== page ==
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The Tombstone Tourist: Musicians Paperback – May 1, 1998
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Cemeteries are, sadly, an oft-overlooked tourist destination, especially by fans of music. History buffs will go on battlefield pilgrimages, celebrity hounds will flock to where their favorite stars were interred, and art lovers go for Elizabethan monument rubbings, but few have known where to go to pay their respects to the likes of Alton "Rockin' Dopsie" Rubin, Roy Kelton Orbison, and Eddie "Guitar Slim" Jones. At least till now. Scott Stanton did the world of music enthusiasts a major favor by researching the final resting places of over 200 of the 20th century's late musical greats, from Howlin' Wolf to Benny Goodman to Janis Joplin. From France's Gothic Pere Lachaise Cemetery (where the remains of Chopin and Jim Morrison lie) to Hollywood's Forest Lawn (home to the bones of Karen Carpenter, Andy Gibb, and Liberace), Stanton covers 6 countries, 44 states, and over a million miles for his gravesite review.
Profiled alphabetically, the life, music, death, shrines, archives, and burial site of each musician is interesting and insightful, and the black-and-white photographs are a nice touch. And for the fan who wants more than to merely view the grave of the deceased, Stanton includes tips for album and memorabilia collectors. There's also a chapter on musicians who've passed on but whose remains cannot be visited (most being scattered to the high seas or some such thing) and also a cemetery index for those devotees who want to plan their vacation around some sacred ground. --Stephanie Gold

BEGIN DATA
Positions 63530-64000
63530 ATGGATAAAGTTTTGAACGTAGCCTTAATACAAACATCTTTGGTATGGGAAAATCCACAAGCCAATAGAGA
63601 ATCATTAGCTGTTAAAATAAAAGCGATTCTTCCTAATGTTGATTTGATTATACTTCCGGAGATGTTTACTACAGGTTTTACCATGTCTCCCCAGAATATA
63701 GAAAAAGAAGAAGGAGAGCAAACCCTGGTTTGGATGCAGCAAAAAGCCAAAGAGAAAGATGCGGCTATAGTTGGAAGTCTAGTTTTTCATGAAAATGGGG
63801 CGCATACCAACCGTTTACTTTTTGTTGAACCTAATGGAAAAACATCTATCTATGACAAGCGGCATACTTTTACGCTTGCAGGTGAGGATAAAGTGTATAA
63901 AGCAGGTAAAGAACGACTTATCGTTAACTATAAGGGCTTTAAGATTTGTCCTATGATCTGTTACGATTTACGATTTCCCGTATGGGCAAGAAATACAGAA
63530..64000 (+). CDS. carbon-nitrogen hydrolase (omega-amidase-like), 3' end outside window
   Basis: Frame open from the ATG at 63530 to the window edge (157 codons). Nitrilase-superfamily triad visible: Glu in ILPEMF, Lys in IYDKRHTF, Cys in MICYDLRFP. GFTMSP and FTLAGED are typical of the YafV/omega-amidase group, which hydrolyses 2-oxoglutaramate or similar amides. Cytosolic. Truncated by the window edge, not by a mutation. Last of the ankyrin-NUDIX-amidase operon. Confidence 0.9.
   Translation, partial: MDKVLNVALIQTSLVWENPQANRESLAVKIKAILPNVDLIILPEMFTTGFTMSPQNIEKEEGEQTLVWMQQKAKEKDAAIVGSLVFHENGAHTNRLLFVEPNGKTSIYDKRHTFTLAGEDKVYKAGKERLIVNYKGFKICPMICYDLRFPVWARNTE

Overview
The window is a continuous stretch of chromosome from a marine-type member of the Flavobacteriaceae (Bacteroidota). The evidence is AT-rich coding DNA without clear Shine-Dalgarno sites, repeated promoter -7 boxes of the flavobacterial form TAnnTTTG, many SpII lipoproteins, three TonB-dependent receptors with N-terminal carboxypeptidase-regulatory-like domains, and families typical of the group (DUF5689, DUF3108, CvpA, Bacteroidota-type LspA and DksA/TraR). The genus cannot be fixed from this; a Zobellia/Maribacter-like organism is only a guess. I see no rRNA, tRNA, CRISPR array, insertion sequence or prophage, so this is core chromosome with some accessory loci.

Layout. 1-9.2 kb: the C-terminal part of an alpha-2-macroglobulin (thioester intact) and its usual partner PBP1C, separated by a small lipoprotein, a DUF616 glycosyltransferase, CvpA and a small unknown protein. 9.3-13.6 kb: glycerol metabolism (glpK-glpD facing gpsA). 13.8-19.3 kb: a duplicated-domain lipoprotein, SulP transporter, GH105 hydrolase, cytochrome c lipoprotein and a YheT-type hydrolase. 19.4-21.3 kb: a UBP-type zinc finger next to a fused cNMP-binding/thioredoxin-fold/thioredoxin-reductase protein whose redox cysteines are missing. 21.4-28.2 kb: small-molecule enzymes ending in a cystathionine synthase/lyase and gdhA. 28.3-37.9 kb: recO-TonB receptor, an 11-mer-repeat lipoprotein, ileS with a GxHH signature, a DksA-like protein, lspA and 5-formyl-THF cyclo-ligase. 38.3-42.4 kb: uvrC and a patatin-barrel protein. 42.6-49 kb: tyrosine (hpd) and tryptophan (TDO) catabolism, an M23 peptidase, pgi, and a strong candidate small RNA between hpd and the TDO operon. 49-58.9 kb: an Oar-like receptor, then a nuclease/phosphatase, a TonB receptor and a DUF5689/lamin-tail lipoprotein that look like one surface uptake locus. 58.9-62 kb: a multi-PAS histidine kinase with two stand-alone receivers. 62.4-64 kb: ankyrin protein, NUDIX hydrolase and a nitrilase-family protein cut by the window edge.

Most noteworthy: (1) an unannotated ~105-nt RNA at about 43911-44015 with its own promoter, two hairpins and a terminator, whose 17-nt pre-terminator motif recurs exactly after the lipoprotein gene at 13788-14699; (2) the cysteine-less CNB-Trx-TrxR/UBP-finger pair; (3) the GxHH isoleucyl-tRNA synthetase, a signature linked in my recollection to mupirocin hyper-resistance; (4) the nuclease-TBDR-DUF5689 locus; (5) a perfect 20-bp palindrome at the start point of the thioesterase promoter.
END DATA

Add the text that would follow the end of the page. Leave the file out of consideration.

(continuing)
From Library Journal
In these two guides, Stanton and Kerrigan present the graves of famous people. Stanton focuses on musicians, while Kerrigan eyes the famous and infamous in Britain and Ireland. Irreverent and fun, Stanton's work has the feel of a high school yearbook. Divided into three alphabetized sections?Legends, Gone but Not Forgotten, and The Best of the Rest?entries include biographical information about the artist; the location of the grave, with directions; and suggestions for collectors. Although Stanton's love of music and musicians shows in his writing, the book has many problems. It is weighed heavily in favor of rock, blues, jazz, and country musicians (in that order), with few entries for classical or Broadway composers. The vast majority of musicians included are American. The index is by place, not by name, so if you are looking for a particular musician you must look in all three sections. Finally, the criteria for inclusion in the Legends section goes unexplained. Who Lies Where takes a different approach and succeeds as a reference tool. Arranged by place (England, London, Scotland, Wales, and Ireland), it attempts to include anyone who was at all well known in the long histories of these areas. Surprisingly, Kerrigan didn't include the three British entries Stanton listed in his book, indicating that he paid less attention to contemporary popular culture figures. Information given includes the location of each grave and a brief description of the individual buried there. Occasional side notes describe particular customs or historical facts relevant to the person's death. Both books are recommended for public libraries.?Julia Stump, Voorheesville P.L., NY
Copyright 1998 Reed Business Information, Inc.
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It's sobering to see that the end comes for us all, no matter how rich or famous.